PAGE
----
"The lady is American," the comte informed the clerk and flourished Selena's neatly folded passport. "Born in Massachusetts, America."

Whatever the clerk answered was lost in the growl of a steam-driven winch starting up on the docks outside. He spat on the floor, stamped her papers, and stabbed a thumb to his right, and thus, Selena concluded, the democratic formalities were over.

Selena was not a sentimental person. From her sea captain father she had inherited, along with her height and smile, an indisputably New England directness. She prided herself on being objective and self-controlled; to describe herself she liked the crisp, cool new word much in use, "scientist." Nonetheless, she thought she would have liked to stand there for an instant or two of quiet exhilaration, to drink it all in--her return at last to her native soil, the twenty-eight bright stars glittering on the beautiful flag above her like a good omen, the rich liquid sounds of American voices, American accents. But the comte's hand was on her elbow, the black stevedore was holding a door open, and she found herself unceremoniously whisked outside, onto a tilted brick sidewalk under an awning.

Next to her, the comte seemed to have been suddenly transformed from eighteenth-century fop into brisk nineteenth-century man of business.

He rattled off a volley of orders to the stevedore. He opened his gold watch, then closed it with a snap. The parasol waved imperiously, and a hackney carriage detached itself from a row of wagons half a block away and clattered up. Yet another black man heaved her trunk into the back. Selena had time enough only to notice the horses--unfamiliar buff-colored drays with hooves the size of soup plates--and then they were lurching and swaying up the street.

"Your mother, dear unhappy lady, says you're as reckless and terrible as ever." The comte smiled maliciously and leaned close to make himself heard over the racket of the wheels. "Still the same"--he searched for a word, reverted to French--"same old gamine."


"Tomboy," the comte agreed. Outside the carriage, the city of Baltimore was rolling past like a strip of badly painted theatrical scenery--wooden storefronts with patched roofs and slanting porches; weedy vacant lots; an occasional two- or three-story red-brick building. There were signboards everywhere, stray animals, odd abandoned wagon parts, a pervasive sense of clutter: Gen. Mdse., Dry Goods, Jos. Parker Hatter, Jowett and Pitts Fairly Honest Stables.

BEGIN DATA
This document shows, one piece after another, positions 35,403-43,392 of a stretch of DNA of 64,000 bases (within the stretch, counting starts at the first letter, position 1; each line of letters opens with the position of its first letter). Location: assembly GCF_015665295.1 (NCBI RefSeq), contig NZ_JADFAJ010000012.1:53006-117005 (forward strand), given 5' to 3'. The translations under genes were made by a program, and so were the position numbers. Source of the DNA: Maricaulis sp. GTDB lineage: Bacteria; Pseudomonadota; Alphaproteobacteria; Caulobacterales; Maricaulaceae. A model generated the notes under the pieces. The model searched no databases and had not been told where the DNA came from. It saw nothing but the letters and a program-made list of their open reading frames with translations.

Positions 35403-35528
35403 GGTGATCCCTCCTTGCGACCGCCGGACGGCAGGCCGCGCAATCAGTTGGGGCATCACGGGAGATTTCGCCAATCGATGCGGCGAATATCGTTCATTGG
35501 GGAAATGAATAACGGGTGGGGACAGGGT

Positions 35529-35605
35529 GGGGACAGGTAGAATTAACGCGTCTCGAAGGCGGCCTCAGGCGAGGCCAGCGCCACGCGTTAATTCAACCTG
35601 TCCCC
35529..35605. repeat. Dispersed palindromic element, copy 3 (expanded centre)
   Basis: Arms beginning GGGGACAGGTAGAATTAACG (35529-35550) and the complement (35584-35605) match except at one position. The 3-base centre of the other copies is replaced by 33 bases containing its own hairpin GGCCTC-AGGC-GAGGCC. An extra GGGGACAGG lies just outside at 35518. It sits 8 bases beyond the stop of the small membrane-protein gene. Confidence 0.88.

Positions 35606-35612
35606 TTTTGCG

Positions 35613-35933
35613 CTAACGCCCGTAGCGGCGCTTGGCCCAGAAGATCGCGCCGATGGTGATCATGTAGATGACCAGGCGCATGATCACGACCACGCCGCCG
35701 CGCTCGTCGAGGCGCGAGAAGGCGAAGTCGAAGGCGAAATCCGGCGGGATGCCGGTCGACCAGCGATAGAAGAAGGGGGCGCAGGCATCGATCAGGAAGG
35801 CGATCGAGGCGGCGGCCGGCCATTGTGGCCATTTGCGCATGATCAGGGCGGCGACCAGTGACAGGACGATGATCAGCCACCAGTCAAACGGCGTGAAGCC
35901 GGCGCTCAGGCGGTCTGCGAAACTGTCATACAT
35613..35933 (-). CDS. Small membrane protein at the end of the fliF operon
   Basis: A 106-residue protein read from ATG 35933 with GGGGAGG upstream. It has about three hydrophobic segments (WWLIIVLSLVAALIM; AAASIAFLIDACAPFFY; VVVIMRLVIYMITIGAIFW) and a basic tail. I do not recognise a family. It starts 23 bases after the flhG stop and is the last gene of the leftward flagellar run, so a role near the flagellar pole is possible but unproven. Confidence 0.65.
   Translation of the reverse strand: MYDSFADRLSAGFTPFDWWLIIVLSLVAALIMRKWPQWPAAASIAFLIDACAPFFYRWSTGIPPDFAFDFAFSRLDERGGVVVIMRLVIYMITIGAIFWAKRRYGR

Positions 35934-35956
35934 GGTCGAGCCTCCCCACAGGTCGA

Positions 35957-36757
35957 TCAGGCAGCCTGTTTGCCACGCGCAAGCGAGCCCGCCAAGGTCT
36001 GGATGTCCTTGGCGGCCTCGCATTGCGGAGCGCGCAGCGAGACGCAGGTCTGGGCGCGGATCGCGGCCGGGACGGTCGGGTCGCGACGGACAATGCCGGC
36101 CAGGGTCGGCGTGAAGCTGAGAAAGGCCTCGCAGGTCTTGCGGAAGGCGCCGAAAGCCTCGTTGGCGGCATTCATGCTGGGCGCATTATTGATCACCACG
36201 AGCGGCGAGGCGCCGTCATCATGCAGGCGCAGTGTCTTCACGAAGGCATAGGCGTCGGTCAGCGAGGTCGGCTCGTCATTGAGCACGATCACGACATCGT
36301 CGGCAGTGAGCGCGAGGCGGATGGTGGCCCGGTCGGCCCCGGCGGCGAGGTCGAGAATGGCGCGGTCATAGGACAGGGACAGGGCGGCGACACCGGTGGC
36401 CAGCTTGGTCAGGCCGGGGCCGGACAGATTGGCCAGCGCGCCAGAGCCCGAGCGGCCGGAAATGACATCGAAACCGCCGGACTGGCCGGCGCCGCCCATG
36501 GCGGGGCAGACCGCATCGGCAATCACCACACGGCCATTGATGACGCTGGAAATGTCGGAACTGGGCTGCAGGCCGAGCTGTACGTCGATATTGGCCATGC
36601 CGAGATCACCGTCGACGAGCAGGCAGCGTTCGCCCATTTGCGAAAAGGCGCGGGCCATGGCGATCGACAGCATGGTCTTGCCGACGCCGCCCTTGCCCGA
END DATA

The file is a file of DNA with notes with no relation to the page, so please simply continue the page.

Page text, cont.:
"So I wrote the poor woman I would go with you as far as Cincinnati, or perhaps Louisville in the Kentucky."

"A mature chaperon," said Selena, with a touch of the comte's own malice, "just what a girl needs."

And the comte, who perhaps thought of himself as more gallant than "mature," gave an untranslatable but dismissive Gallic shrug. "And after that," he said, "the whole world goes black, no?"

"Not exactly that, no. What actually happens--"

But before she could say a word more, the carriage came rocking and bouncing to a halt, and the comte held up one flat palm like a traffic policeman.

"And I also told her I would give you a modern comfortable trip, too, before you start in with all your mules and pirogues and covered wagons. Look out the window, there. They have the chemins in Europe, of course, your friend Babbage is an expert, but over here they blow up all the time--boom!"

With a cheerful cackle he jumped to the ground and held out his hand for Selena. Behind him, in the scorching, shimmering heat, she could barely read the sign: Baltimore & Washington Railway Company.